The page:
Drag Racing in the Streets of Budapest

Drag racing in Budapest, spinning around the conereet ra

Spinning around the first cone

A staccato of racing engines and squealing tires disrupted our Saturday morning. After an hour, I realized the regular and repetitive noise wasn’t spawned from some random event – a few young guys fooling around and peeling out at a traffic light. So we stepped outside to check it out.

Families lined the bike path overlooking the road which runs along the Danube in front of our apartment. Police had cordoned off this section and set up a line of orange construction cones topped with bright yellow tennis balls. Streaks of tire rubber stained the pavement and a whiff of burning oil tinged the air.

A car roared out of the gates as an announcer shouted in Hungarian and the crowd cheered. The driver bobbed and weaved around the cones like a slalom skier. At the midway point, he slid the car into a 360 degree turn, fishtailing and barely in control, before shooting back to the start, repeating the jerky turn and heading our way again. This time, he raced past, swishing back and forth around the cones in a mad sprint to the finish line.

Some of the cars sported numbers and stripes –all indications driven by professional racers. Others seemed to be the family car, recommissioned by two helmet-less numbskulls, one lackadaisically hanging his arm out the passenger window. One car was a Prius-type executing more of a K-turn than a 360 degree, madcap skid.

A few cars rocked and shuddered, barely in control. One false move, one overly aggressive turn, and the car would roll into the officials perched behind a flimsy barrier at the course edge. I wanted to scream, “What are you people thinking?!”

Instead, I laughed until I wiped tears off my cheeks. I looked up at Pat who was laughing also. “Where are we? I love this place!”

As an Americans, I grew up entrenched in freedom. I embraced our right to say what we believed and accepted that others can, and will, do the same. Americans question, challenge, and attack pretty much anything and everything – especially ourselves.

Freedom of speech and the press is less of a contact sport in Hungary.

Yet, I increasingly realize America isn’t quite the “the land of the free and the home of the brave.” that we sing about. This wild and crazy drag race would only happen on a darkened city street well after midnight. It certainly would not occur under the watchful eye of cheering families, children in strollers holding balloons – a crowd by all appearances on their way to the state far.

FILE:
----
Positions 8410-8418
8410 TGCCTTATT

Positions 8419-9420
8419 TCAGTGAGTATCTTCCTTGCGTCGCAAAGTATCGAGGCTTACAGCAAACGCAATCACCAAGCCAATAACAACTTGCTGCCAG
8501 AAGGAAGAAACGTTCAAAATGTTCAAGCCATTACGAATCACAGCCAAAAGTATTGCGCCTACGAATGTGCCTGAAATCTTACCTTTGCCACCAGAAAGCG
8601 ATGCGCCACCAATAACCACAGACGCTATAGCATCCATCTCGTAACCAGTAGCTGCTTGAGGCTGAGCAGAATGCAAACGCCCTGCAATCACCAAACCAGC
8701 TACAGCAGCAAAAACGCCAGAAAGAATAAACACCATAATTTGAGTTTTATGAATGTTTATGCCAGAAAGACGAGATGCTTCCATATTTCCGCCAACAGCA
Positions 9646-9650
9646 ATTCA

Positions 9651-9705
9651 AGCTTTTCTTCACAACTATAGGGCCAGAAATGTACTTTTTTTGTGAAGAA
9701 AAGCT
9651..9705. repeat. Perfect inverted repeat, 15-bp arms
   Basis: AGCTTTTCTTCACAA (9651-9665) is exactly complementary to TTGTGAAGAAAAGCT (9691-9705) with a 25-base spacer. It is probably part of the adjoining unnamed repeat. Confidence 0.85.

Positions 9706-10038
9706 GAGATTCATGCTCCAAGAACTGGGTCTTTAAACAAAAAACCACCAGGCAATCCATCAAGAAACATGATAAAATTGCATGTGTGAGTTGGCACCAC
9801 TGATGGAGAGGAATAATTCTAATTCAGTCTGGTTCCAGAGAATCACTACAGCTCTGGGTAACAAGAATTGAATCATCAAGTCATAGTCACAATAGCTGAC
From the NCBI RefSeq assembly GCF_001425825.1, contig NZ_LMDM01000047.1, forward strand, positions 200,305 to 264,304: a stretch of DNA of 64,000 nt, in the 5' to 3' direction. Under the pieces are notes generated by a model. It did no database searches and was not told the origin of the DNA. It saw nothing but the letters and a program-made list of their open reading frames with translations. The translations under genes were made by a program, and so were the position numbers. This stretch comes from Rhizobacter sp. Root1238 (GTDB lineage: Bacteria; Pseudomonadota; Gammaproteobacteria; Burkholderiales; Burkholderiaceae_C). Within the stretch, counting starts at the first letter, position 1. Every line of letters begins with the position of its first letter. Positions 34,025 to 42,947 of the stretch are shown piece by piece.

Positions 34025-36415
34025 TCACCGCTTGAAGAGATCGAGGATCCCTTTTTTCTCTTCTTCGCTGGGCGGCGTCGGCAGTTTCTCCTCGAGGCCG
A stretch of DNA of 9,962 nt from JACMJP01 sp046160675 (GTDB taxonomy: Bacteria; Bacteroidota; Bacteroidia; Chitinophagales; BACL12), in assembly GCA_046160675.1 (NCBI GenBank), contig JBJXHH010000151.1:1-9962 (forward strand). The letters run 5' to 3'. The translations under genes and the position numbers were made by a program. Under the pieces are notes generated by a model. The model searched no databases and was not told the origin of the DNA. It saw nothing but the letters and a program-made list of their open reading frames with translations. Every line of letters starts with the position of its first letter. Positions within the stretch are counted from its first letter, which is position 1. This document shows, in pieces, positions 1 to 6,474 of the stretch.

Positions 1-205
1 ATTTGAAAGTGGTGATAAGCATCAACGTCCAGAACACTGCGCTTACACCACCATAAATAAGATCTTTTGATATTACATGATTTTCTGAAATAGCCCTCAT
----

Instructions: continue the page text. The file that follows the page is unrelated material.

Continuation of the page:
After the drag race, we attended a party with friends from work – Hungarians. As I retold the story, I mentioned it didn’t look all that safe. “What does it matter Julie? They choose to do it. If they get hurt, that’s their choice.”

What a novel concept; participation in risky activities with full awareness of the danger and acceptance of the consequences of our own free choice. Personal responsibility. Nah. That idea will never fly back home.

In the United States, we would race down the streets, suffer the predictable crash, and become seriously injured. The next part is where the story deviates. Americans would be more inclined to sue every local and state government agency, the car maker, the event sponsor and his grannie.

Perhaps you can argue that a government should pass laws to protect its citizens. Or perhaps you could argue that the United States is governed by attorneys who build up massive fortunes representing people with no concept of personal accountability. Take your pick. After all, it is a free country.

I just think that the “land of the free and the home of the brave” might be a misnomer. Talk is cheap. Actually talk is free. Accidents are the stuff of millionaires.

If some guy in Budapest races down the city center in a souped-up car, flips, and is seriously injured, his friends will raise shots of palinka and toast the sorry, stupid bastard. His wife and family won’t get rich. Matter of fact, they will likely become pretty darn poor. That’s the fallout of personal responsibility.

Call drag racing through the city stupid, thoughtless or both. Yet I applaud the  acceptance of personal responsibility- no matter how crazed the pursuit. To me, that’s a pretty darn free and brave concept.

Street car racer dashing to the finish line

And then dashing to the next obstacles

Categories: Insiders Budapest

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2 replies

  1. Yep, I totally agree. Well said.

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